About the Artist: Francisco Goya.
Francisco Jose de Goya y Lucientes (the artist’s full name), was born on 30th March 1746, in the province of Saragossa, to a master glider of limited means. He went to the school at Saragossa and took an apprenticeship under Jose Luzan. I have already discussed this brief introduction of an artist in the previous section. In 1763 and 66, Francisco went to Madrid to take part in competitions at the Royal Academy of San Fernando, but he was unsuccessful twice. When he left Saragossa, he took out some extensive religious decorations, the most notable fresco in the vault over the Coreto at the east end of the Cathedral of El Pilar. His series of wall paintings here in the Charterhouse of Aula Dei was also quite a success for the artist. We do not know much about the artist in those days.
In 1771, Francisco married Josefa, and he began to work in close associations with his two brothers-in-law, Francisco Bayeu and Ramon Bayeu, in Madrid. Francisco Bayeu was already in favour of the Court and was a famous and influential painter in the reign of Charles III. So he managed to obtain a series of commissions for tapestry cartoons of scenes from admired life for his brother Ramon and his brother-in-law Goya. In the timespan between 1775 and 1791, Francisco executed sixty-three cartoons with attractive bright colours. In 1780, after his election to the Royal Academy of San Fernando, the artist got a commission of fresco a dome and its pendentives over a section of El Pilar, Sargoassa. In this way, Francisco had a good career from the beginning. However, it was only in 1783 that his fame widened as a portrait painter, after he painted Charles III’s chief minister, the Conde de Floridablanca, with himself in the foreground. With a series of commissions for portraits, Francisco received a stream of success, and he occupied the position of court painter of Charles III.
Now that you briefly know about the life of the artist, let me take you to the next section, which will tell you more about the artwork, Saturn Devouring One of His Sons.
History and Background of the Artwork.
After the restoration of Ferdinand VII, Francisco gave up his residence in Madrid and brought a property on the other side of the river Manzanares, close to the Puente de Segovia. The house was a small and unpretentious building of two stories with windows to give a commanding view of Madrid. The rural home where he loved to entertain his small group of friends became known as the House of Deaf Man, whose domestic arrangements were controlled by his second cousin, Leocardio Servilla. She lived with Rosario Weiss, born in 1814, under the same roof as Francisco. In 1819, Francisco suffered from a severe illness, but it didn’t stop his productivity during the last years of his life in Spain. His work during this period included engravings of thirty-three plates for a series, Tauromaquia, of which 18 were titled Proverbios, and a few scattered plates, including Colossus. He was also busy creating the most fantastic inventions ever devised by an artist for the walls of his Quinta.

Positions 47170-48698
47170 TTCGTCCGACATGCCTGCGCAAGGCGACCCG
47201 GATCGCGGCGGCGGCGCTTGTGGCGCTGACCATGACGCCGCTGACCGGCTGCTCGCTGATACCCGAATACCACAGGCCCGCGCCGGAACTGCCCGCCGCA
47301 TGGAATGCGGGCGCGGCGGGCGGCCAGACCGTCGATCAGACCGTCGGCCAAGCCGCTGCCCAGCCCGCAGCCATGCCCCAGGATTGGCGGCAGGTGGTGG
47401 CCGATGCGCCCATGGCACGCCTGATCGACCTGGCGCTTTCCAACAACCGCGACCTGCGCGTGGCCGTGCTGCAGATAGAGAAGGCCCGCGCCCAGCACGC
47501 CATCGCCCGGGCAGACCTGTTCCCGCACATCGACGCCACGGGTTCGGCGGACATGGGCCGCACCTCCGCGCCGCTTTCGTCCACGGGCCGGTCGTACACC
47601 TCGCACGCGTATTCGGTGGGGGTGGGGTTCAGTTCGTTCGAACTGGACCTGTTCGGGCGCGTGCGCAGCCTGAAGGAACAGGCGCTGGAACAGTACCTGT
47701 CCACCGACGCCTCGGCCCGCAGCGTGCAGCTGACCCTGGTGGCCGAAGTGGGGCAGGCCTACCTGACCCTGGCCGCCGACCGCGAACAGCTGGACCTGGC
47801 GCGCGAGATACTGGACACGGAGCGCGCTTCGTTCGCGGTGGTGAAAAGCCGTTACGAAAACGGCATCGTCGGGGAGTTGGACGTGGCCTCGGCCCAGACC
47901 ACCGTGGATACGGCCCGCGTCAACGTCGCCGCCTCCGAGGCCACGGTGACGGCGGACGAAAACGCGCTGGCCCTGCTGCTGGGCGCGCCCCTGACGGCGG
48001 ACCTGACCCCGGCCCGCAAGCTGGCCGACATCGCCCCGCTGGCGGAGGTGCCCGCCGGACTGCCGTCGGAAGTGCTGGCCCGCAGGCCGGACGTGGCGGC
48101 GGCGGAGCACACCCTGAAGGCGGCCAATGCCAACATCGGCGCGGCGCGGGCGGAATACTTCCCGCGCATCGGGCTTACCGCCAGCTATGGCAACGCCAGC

During the last couple of years, he decorated the house with frescoes, now housed in the Prado Museum. When these artworks were in an exhibition in the Trocadero during the Paris Exhibition of 1878, they produced varied feelings among the viewers. Hamerton describes them as
“Goya’s mind grovelled in a hideous Inderno of its own- a disgusting region, horrible without sublimity, shapeless as chaos, foul in colour and forlorn of light, people by the vilest abortions that ever came from the brain of a sinner.”
He further, stated,
“Francisco surrounded himself of these abominations of devilish satisfaction and rejoicing in a manner altogether incomprehensible to us, in the audacities of an art in perfect keeping with its revolting subjects.”
Among all these paintings and artworks we are talking about, Saturn was the most horrible. I would like to show you the Rubens version of the artwork before we continue discussing the famous “Black Paintings” series, which included the famous Saturn Devouring His Son.
Rubens’ Version of Saturn.
We are not discussing the entire history of Rubens’ version of Saturn, but you must know the basics. In 1636, Rubens painted Saturn. The artist used a traditional iconographic representation of Saturn by clasping a scythe in the right hand and setting it upon the clouds in a cosmic landscape. The clear muscles while the man boults down that little boy are terrific. You might see that the Rubens gave an idea of a mythological scene with a conglomeration of expressions.
There is smoothness in the painting with realism, still intact with no blood flowing, like by Francisco.
Now, let me show you the famous black paintings of Francisco in detail.
Black Paintings by Francisco Goya.
The Black Paintings were a series of oil compositions, Francisco painted directly onto the walls of two of the rooms of the country house, La Quinta del Sordo, between 181-20 and 1823. All these paintings have a subject matter, blackened and overpowered by the sparkling visual punch and power of expressivity. These are not commissioned by anyone to Goya but define his own taste as he put up with his influence upon contemporary Expressionism and Surrealism, and delineating things, which have absurd, violent, and irrational models. The personal considerations which made the artist create such paintings might be his age, poor health and affair with Leocadia Zorrilla. It is not his depression shown in these Black Paintings, but his scorn for the Inquisition that was abolished in March 1820 amid a moment of hope among liberals who had made Ferdinand VII swear to follow the Constitution of 1812.
The Black Paintings is a series of fourteen paintings in rooms measuring 9.02 x 4.51 metres. The Ground Floor room includes Saturn Devouring one of His Children, Judith and Holofernes, Una manola: doña Leocadia Zorrilla, Two Friars, Two Old Ones Eating Soup, Witches’ Sabbath, Saint Isidro’s Pilgrimage.